“You are not here merely to make a living. You are here in order to enable the world to live more amply, with greater vision, with a finer spirit of hope and achievement. You are here to enrich the world, and you impoverish yourself if you forget the errand.” – Woodrow Wilson
This is one of my all-time favorite quotes.
I distinctly remember where I was when I first heard it. It was November 2010, and I was at my first SHRM Leadership Conference in Washington DC; the keynote speaker spoke about having a higher purpose in the work that we do, overcoming adversity and the importance that leaders play in the lives of the people they serve.
The speaker, Ray Jefferson, shared his personal story with us; one that is far too big to be confined in a casual blog like this. I remember that the room sat in silence as he spoke of his experiences, that there probably wasn’t a dry eye at my table, and that the standing ovation that followed his story was one for the ages.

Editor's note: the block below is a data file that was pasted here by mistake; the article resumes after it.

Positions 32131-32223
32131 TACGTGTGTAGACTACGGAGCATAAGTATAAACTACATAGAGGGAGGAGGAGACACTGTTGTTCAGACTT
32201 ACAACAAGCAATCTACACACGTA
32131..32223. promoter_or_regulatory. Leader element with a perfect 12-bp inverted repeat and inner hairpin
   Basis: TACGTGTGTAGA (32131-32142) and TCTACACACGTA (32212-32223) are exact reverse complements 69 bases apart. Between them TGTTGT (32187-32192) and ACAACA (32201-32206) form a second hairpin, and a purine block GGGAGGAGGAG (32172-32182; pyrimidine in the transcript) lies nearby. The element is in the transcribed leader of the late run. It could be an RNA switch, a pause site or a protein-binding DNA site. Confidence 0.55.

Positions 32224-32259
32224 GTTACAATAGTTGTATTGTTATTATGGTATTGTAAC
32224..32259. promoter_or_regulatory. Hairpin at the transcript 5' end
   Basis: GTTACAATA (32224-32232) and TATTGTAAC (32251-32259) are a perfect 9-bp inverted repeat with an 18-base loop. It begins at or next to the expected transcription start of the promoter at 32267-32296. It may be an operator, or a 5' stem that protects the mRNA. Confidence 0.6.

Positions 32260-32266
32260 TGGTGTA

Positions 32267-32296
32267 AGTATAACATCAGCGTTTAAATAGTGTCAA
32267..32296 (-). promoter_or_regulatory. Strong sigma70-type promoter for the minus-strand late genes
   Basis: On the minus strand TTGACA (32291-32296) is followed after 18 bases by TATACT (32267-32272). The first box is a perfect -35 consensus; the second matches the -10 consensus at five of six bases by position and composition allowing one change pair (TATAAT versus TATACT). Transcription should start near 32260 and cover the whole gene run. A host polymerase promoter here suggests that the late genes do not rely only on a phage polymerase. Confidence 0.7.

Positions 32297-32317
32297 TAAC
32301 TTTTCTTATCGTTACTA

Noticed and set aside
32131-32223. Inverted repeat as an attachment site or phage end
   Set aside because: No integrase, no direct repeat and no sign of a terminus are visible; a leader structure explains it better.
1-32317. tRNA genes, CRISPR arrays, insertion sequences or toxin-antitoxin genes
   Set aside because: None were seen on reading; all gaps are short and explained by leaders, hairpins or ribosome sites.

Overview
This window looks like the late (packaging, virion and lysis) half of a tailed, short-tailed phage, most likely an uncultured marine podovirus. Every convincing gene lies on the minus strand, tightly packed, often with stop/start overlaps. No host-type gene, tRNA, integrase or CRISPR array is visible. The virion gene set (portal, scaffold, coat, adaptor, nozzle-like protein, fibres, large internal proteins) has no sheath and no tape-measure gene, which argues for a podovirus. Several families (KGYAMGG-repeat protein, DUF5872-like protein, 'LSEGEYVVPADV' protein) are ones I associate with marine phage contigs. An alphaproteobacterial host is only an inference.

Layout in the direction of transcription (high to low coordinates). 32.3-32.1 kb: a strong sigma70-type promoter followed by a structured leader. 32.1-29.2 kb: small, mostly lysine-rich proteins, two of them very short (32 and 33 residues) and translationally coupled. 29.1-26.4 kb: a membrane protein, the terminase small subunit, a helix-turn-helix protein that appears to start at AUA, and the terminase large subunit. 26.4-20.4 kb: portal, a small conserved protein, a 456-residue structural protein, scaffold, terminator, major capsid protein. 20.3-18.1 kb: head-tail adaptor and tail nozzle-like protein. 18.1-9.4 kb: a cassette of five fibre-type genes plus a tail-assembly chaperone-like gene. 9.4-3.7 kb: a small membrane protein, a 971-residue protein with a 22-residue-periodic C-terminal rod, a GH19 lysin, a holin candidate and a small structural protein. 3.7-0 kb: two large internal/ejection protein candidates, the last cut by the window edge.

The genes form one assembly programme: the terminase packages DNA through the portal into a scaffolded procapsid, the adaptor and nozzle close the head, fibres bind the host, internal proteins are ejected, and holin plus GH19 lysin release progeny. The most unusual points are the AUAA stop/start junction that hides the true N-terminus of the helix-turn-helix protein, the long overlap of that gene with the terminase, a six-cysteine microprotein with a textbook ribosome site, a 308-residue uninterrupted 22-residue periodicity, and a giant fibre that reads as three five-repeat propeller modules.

He closed his keynote with Woodrow Wilson’s quote.
I did my best to jot it down so I could google the full text later.
I wrote, “You are not here merely to make a living. Enrich the world. You impoverish yourself if you forget the errand”. I underlined “impoverish”.
I remember looking at my beat up yellow notepad after I wrote those notes. The words (and the moment) were burned in my memory.
And all these years later, I find myself looking back at that afternoon in Washington DC. I keep thinking about how lucky I was to be in the room that day, how my presence at that conference was the result of mentors who took a chance on me, and how everything leading up to that moment was a product of someone else making me a part of their higher purpose.
It makes me think about the work that I’ve done in the ensuing years, and that the moments when I am living the values extolled in this quote are the moments when I am at my best. It’s taken a long time to fully realize that.
Mostly however, it’s a reminder that there are always good works to be done. It’s a call to action, just like Ray Jefferson’s keynote; it’s a reminder of that incredible moment in time, and that none of us should “forget the errand”.
Image credit: “Presidentwoodrowwilson” by Frank Graham Cootes. Licensed under Public Domain via Wikimedia Commons